I then thought of a relationship I had with someone very special to me. I returned from a trip just prior to a milestone anniversary, ready to resume that relationship — only to wind up unexpectedly mutually agreeing to suddenly end the relationship after a conversation of a few hours. That hurt a lot, as it was really difficult for me — especially as I had not heard from her since that conversation. I really hope that she is doing well these days…

“Rinse.” Swish, swish.

…but then again — after spending a month in Côte d’Ivoire during my first time in Africa — I returned home to find that the person whom I had been dating was waiting for me to return and felt stronger about us. I have had several relationships like that, too.

Sometimes family members or friends experienced significant milestones while I was gone. Sometimes major events happen somewhere else in the world about which I had not heard. I remember reading an article in a newspaper in New York about how synagogues were bombed in Paris just days after I left there.

In fact, catching up on the news — especially with what happened locally while I was traveling — can potentially be the most jolting in both a positive and negative way. This is especially true when the news team of the local television station recapitulates about a story which first occurred while traveling: Wow — that happened?!? This is the first time I heard about it. A new law was passed. A significant crime occurred in the unlikeliest of places. Even with the advent of the Internet, I do not take time out while I am traveling to find out what is going on in the local area where I am based.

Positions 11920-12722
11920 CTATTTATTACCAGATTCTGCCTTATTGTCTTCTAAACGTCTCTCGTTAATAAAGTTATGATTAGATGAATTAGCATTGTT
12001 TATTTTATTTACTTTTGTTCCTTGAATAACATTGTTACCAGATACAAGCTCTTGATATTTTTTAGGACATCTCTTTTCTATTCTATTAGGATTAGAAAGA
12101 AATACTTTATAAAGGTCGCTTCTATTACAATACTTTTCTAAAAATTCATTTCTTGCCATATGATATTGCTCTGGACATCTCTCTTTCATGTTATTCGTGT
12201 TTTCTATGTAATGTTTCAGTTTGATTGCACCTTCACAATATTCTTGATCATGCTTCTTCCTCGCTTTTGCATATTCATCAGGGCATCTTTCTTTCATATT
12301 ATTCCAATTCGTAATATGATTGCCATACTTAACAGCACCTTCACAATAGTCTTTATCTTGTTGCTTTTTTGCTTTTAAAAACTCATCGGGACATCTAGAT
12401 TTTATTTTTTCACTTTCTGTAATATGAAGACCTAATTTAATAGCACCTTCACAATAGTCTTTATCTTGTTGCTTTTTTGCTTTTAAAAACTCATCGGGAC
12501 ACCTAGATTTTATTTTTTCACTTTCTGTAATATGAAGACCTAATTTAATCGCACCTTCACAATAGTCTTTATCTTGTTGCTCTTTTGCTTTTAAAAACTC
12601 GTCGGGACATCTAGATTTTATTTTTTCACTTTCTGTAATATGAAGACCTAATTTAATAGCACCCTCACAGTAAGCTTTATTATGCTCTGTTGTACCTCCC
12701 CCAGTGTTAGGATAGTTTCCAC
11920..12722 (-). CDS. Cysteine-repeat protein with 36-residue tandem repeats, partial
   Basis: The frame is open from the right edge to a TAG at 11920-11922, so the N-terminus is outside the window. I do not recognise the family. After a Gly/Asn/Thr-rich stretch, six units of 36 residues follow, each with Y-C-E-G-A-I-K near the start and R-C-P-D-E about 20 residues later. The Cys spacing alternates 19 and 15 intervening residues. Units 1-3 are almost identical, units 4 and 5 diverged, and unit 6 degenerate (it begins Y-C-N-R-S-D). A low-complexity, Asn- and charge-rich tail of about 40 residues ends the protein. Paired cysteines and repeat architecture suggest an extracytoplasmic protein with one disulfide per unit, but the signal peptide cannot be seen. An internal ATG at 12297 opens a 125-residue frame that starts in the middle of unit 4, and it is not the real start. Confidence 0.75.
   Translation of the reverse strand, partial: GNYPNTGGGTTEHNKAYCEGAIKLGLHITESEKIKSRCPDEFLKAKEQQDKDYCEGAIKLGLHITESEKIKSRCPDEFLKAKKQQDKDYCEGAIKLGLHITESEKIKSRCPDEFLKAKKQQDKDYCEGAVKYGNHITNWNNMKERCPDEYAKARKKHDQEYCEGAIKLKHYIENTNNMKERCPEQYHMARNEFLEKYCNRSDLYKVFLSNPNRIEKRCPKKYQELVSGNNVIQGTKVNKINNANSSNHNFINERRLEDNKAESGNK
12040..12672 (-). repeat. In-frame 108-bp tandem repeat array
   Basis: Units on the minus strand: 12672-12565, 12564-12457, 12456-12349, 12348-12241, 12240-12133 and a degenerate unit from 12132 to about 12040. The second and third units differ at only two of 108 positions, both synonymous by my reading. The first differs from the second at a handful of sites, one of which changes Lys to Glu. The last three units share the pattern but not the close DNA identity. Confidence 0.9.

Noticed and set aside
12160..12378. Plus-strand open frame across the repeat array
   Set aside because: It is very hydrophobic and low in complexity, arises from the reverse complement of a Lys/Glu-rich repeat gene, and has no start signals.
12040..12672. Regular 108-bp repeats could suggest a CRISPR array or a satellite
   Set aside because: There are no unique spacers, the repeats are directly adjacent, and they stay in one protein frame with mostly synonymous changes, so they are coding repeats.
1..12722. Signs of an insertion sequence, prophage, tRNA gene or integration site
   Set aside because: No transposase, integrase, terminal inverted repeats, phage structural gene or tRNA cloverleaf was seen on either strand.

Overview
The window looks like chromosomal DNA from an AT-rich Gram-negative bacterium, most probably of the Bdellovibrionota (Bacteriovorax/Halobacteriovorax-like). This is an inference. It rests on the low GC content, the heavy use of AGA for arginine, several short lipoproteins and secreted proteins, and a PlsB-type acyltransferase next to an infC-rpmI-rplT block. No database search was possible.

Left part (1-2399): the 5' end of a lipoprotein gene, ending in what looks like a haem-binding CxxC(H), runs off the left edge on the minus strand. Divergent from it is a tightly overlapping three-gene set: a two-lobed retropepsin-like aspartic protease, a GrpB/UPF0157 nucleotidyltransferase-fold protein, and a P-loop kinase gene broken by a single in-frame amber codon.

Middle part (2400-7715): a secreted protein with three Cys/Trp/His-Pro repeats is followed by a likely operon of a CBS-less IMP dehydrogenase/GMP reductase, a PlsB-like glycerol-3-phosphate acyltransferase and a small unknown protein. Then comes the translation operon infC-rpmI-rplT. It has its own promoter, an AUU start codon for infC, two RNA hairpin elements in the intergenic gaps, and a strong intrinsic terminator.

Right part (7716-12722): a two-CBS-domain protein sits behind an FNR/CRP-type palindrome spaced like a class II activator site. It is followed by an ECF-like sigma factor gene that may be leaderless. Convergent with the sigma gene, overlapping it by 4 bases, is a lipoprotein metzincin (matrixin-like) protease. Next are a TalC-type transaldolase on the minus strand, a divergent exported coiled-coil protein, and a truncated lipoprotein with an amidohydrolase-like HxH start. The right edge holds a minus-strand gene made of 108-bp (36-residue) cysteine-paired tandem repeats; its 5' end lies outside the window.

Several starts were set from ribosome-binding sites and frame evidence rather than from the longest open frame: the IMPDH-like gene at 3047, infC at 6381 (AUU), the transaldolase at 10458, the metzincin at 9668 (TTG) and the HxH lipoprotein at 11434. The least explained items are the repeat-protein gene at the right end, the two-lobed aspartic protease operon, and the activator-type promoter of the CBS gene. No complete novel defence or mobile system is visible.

Of course, there are certain things which no one wants to happen while traveling — such as forgetting to leave the oven on prior to leaving on a long trip. I can assure you that that has never happened to me — nor have I ever had my home burn down or flooded out, thankfully — but if you find yourself constantly worrying about leaving things on and forgetting things, you can always use your portable electronic device to take photographs of such things as turning off the water supply, locking your doors, closing your windows and garage doors, and setting timers prior to leaving your home, as suggested in this article written by Nicole Dieker for Lifehacker.